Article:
A blurb is a short description of a book used for promotional purposes but this blobby word is often shorthand for a book endorsement from another author.
New writers might think blurbs come from interested, well-wishing, famous authors who have gotten their hands on a book early and who are rushing in to exclaim that Eureka, a new star is born! That happens, I suppose. However, more commonly, career authors and publishers are working hard early on to get quotes from specific writers.
The newer the author, the greater the effort might be to acquire endorsements. In lieu of an established reputation, a blurb may provide booksellers and readers with more of a sense that they will really enjoy the book. It’s attention-getting.
The power of connections
Chances for success are greatly improved if a career author receives a blurb request from someone they know. If you have one, a literary agent might be enlisted to comb through their client list for the right candidates to say a nice word or two about your work. Certainly, your agent has a vested interest in making your book a hit.
Wildly off-base endorsements are fairly common. Sure, your cousin may be a famous Denver Bronco, a news anchor or a philosophy PhD, but that doesn’t mean their illustrious name on your novel’s cover translates into sales. Nor is just being another writer enough of a qualification. A blurb-seeker needs good aim, and should focus on career authors with a similar target readership. Susan Mallery would be a fantastic endorser for a romance. Margaret Atwood’s name packs more of a punch when endorsing a literary novel. Stephen Coonts’ name brings more value to a thriller.
Certainly, all blurb writers are not bestselling authors but their readership and brand should be similar to yours.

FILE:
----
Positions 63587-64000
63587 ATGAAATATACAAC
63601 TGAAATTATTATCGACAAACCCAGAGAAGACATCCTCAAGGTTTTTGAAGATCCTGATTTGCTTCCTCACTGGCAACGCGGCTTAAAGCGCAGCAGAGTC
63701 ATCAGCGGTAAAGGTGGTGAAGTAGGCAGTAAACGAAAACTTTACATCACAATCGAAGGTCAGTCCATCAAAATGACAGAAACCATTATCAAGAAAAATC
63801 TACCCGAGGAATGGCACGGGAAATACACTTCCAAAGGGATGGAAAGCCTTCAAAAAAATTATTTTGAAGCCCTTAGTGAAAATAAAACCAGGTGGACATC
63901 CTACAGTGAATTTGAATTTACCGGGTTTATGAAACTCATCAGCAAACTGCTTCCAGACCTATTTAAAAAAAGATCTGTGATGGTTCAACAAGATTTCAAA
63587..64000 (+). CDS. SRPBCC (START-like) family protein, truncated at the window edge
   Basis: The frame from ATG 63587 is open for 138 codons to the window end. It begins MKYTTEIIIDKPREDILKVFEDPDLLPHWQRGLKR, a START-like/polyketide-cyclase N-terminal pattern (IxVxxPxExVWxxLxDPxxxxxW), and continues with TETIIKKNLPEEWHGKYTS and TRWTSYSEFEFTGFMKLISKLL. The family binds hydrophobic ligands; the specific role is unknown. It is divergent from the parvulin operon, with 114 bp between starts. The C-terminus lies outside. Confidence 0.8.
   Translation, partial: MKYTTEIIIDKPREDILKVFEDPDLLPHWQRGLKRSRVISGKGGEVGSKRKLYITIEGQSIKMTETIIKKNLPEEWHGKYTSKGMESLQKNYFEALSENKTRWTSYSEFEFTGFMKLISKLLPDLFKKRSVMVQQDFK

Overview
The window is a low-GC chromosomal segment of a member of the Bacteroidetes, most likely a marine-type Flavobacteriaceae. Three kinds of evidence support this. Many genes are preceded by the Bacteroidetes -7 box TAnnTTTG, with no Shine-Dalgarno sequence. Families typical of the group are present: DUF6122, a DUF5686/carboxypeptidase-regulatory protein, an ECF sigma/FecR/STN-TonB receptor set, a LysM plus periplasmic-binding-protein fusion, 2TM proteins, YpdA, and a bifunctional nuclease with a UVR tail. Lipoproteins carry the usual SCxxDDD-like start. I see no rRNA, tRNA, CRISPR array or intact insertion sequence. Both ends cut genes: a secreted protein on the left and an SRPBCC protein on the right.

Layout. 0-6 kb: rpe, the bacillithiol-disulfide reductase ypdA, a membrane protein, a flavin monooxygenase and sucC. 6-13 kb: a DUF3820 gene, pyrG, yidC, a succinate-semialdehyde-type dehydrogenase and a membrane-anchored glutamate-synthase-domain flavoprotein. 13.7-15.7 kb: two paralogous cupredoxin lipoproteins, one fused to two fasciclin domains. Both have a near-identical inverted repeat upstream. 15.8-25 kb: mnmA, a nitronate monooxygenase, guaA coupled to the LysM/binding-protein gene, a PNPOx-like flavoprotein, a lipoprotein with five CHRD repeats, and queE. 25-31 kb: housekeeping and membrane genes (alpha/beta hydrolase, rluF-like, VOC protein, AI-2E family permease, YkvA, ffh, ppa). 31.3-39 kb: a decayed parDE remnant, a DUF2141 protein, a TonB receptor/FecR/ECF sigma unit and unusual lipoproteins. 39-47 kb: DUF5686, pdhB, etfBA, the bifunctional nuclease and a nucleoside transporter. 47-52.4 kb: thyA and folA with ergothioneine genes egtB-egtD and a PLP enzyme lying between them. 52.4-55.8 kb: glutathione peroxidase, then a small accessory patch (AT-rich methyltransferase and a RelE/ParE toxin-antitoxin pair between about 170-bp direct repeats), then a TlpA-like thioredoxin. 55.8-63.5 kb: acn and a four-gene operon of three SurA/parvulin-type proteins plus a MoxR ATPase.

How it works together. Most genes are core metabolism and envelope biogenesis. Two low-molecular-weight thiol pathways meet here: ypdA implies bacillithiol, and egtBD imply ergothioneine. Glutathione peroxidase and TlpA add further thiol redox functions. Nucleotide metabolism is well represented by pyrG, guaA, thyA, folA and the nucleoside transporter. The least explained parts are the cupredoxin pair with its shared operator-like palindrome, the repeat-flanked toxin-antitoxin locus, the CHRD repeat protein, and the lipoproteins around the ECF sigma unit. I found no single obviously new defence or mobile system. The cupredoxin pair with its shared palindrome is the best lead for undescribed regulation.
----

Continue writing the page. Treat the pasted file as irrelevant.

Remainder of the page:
The best quotes are generic. “A great book and an astonishing debut” sounds terrific but that quote can only be used on one book. “An accomplished writer who delights readers like no one else”—that’s a quote with legs! It can be used on successive books.
Like the author, a publisher craves an enthusiastic blurb to attract new readers. While employed at various houses, I spent many hours writing flattering requests for various writers to blurb another’s project. It can get more complicated than that: often at publishing houses, editors hit up other editors to weasel a quote out of one of their authors.
A good blurb also does fantastic work in-house. Support branches of a publishing company can use it to increase visibility among booksellers. The book’s publicist can use it in social media campaigns, and they now have something besides the plot to pique interest in the press release going out to reviewers and media. The subsidiary rights department has more convincing evidence that foreign publishers should take on this author or book.
Blurbs that match your brand
Writers possibly providing blurbs must also determine if they’re praising the right book for their readers. If an author has made a career out of writing quaint cozy mysteries, they may hesitate to endorse a saucy, erotic novel. Their loyal readers could be upset when coming across explicit material, and no author wants to lead their audience astray. Just like writers requesting a blurb, blurb-giving authors must determine if an endorsement fits their brand. Further, some blurbers hesitate at doling out too many endorsements, fearing this may dilute the value of their praise.
Nothing to say
And then there is the dilemma for a writer who doesn’t wish to endorse. Writers may claim a scheduling conflict—a good excuse that might also be true. Established career authors have their own book deadlines and promotional efforts to handle. One famous author made it simple: if the writer requesting a blurb from her didn’t hear back, a quote was not forthcoming. She didn’t want to embarrass either of them by giving the reasons she didn’t want to endorse the book. A writer who doesn’t like your book may sometimes be honest and tell you why. Such a critique could be helpful and appreciated or it could be unwelcome, which is why white lies are so common.
Getting the ideal endorsement requires tact and perseverance. Blurbs praising your book may be acquired a number of ways, and it’s often a team effort. Maybe in person or by email you are bold in your requests to writers while introducing yourself (“I’ve long been a huge fan of your work…”). Paula’s Elevator Pitch formula will help you present your book succinctly. Attending writers conferences, local gatherings or readings are ways to meet other authors. Networking comes easier for some writers than others, but when seeking a blurb connections come in extremely handy, as does a compelling sales pitch. What if you got in an elevator with Stephen King today? Is your pitch ready?